Who’s Your Kitchen Table Job Search Club?

Searching for a job is exhausting work whether you’re currently employed or unemployed. I’ve done both in the past couple years, but I remember being shocked at how tiring looking for a job was even when I didn’t have other work. When I quit my job a few years ago and spent three months unemployed and searching for my next opportunity, I remember believing the days would be long, luxurious, and productive. Then I started my job search and quickly realized that finding the right next spot can feel like a fulltime job and take up the same amount of time. Worst part? It didn’t pay.

Looking back on that time I am most grateful for the support of friends during that humbling, sometimes heartbreaking, time. I’ve previously shared that suddenly being the woman who didn’t have an answer to, ‘So what do you do for a living?’ really did a number on my self-confidence. I was disappointed in myself as I realized just how much of my identity I was finding in work instead of in who Christ has created me to be independent of my career. I struggled but thankfully, I wasn’t alone.

During my season of unemployment and job searching I had two close girlfriends who were in the same boat. Mere days into my ‘career break’ I called them up and rallied the troops. I told them I would have coffee brewed every morning by 8am and would plan to post up at the kitchen table until noon everyday if they’d like to grab a cup and join me. I then announced that at noon every day the community job search desk would be closing in favor of other activities. Some days we went for a walk, others to the pool, once or twice to the beach (benefit of living in Florida while unemployed), shopping, and beyond.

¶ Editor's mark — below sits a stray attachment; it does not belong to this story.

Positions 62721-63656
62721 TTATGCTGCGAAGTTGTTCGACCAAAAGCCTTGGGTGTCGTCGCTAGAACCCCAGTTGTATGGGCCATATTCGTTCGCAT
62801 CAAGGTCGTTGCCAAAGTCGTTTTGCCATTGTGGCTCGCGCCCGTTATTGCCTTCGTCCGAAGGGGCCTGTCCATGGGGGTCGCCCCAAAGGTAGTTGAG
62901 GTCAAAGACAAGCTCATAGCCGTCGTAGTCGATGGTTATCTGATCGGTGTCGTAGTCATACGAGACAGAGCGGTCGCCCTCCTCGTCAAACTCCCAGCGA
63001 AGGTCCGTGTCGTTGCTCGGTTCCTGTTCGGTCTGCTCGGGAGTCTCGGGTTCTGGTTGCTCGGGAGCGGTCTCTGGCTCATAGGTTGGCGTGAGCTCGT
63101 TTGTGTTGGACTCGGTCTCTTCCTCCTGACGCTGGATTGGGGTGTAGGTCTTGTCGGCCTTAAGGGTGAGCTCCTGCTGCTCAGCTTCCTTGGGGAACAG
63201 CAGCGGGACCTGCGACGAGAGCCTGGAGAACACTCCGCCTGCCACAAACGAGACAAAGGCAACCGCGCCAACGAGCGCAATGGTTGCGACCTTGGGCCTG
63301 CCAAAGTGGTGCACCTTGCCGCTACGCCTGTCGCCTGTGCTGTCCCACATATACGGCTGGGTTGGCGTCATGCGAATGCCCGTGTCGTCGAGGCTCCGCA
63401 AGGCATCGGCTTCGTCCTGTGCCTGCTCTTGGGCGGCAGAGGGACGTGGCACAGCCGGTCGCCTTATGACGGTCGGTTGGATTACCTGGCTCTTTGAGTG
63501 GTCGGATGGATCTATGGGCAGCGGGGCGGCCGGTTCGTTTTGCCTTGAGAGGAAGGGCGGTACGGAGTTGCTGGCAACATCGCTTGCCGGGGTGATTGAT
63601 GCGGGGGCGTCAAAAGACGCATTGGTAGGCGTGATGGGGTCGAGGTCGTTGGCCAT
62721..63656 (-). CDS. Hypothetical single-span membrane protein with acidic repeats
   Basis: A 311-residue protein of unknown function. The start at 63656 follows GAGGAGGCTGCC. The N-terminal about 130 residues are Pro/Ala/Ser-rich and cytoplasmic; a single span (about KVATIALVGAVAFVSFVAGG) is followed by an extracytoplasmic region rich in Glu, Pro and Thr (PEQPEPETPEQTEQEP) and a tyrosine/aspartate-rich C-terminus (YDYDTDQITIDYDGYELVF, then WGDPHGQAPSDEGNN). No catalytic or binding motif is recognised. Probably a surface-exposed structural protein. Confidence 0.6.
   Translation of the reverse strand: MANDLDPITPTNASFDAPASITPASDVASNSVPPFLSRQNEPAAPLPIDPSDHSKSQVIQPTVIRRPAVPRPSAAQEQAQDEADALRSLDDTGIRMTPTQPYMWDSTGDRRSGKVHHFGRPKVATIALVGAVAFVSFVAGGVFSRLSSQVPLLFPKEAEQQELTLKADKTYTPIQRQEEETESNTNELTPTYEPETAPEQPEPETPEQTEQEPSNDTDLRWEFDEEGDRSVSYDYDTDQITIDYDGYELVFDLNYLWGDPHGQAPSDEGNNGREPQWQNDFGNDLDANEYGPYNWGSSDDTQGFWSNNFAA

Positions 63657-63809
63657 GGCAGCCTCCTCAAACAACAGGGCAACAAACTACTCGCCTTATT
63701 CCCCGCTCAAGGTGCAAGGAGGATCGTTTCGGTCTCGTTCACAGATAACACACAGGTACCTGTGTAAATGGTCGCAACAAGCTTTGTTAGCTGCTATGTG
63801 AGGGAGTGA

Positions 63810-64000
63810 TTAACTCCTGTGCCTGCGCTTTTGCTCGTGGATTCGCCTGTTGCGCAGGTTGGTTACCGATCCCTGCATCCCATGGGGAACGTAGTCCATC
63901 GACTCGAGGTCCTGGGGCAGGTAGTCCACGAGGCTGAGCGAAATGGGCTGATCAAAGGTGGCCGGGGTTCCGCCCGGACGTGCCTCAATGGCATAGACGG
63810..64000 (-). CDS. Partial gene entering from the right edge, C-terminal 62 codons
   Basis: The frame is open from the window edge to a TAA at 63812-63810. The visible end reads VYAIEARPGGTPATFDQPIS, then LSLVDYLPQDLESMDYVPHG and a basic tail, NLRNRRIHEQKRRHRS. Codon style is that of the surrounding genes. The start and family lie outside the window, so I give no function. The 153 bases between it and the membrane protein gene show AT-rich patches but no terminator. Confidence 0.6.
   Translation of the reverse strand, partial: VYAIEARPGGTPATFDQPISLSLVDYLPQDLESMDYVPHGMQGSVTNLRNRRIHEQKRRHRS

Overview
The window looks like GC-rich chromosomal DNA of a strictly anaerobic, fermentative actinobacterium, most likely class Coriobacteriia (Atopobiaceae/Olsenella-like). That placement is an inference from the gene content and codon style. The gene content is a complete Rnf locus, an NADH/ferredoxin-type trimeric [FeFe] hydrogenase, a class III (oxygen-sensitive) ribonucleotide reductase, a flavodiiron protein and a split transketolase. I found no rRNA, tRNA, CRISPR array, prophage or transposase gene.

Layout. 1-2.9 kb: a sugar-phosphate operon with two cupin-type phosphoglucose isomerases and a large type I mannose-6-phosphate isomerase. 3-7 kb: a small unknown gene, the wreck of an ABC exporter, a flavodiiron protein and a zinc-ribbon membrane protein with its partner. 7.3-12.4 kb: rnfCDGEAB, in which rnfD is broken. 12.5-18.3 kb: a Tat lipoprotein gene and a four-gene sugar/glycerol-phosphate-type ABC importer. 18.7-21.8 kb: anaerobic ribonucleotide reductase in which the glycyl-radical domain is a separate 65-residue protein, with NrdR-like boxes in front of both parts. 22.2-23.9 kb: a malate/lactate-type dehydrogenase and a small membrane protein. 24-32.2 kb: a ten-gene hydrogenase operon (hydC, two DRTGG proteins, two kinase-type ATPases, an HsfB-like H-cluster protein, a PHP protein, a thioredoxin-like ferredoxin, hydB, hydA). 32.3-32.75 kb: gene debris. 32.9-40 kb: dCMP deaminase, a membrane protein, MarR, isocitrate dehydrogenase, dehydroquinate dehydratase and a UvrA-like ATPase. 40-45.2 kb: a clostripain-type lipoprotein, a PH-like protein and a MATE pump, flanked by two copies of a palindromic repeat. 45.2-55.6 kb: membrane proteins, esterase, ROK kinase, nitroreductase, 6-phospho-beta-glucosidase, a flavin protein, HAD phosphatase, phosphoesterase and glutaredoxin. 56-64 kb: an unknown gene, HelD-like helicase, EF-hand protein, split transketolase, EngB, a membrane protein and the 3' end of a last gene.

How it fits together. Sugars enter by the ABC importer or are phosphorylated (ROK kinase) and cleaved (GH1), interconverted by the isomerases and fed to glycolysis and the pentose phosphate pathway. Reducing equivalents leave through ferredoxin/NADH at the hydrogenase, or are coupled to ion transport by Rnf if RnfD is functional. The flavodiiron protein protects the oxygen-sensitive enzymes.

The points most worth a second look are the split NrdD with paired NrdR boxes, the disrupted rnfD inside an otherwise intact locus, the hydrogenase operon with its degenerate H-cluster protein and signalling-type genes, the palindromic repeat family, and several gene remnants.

We made the most of the encouraging days (when interview requests came in, offer letters were received, or we got any sort of feedback on a resume), and we commiserated on the tough days where no traction was happening or worry set in. The good and bad days had this in common: no one was alone. We faced the job search roller coaster together and that was a huge blessing.

Chapter Two of our Hear God Calling You workbook (coming in October!) focuses on how we hear God. There are a variety of ways, as the workbook walks you through, but I find that He often speaks to me in community. I have connected with others at church, in a Bible study, while volunteering, and in small, temporary groups like my kitchen table job search club. I knew I would need women who knew God to get me through those months of wrestling with my decisions, doubting about my choice to leave my last career, and feeling insecure at being without a job and up in the air on where I was going.

The Bible also encourages community. Galatians 6:2 says, “Carry each other’s burdens, and in this way you will fulfill the law of Christ.” I needed help carrying my burdens and the two women I invited did just that for me as I worked to do the same for them. 1 Thessalonians 5:14 tells us to encourage the disheartened. If you’ve ever experienced a job search of any kind, I feel confident you know it can be extremely disheartening. So, I can’t tell you enough to press into your community – whether that’s connecting with friends, finding a Crossroads group near you, asking your Bible study for support, reaching out to your career network, or connecting with us through our website. Community is not a substitution for spending time with God, but it is a biblical avenue for the Lord to speak to and encourage you. During a job search is a crucial time for that.


Becca Christensen is a Crossroads Career Board Member and the editor of this blog since 2020. She recently moved into accounting within the automotive industry. She’s an avid reader, an enthusiastic football fan, and competitive at any and all board games.

Image

7-Step Action Plan 

We teach a 7-step action plan that helps you to hear God calling, maximize your potential, and get the right job. Click to preview our 7-Step PDF or Buy Now below.

Free Preview
Buy Now

Leave a Reply

Your email address will not be published.

This site uses Akismet to reduce spam. Learn how your comment data is processed.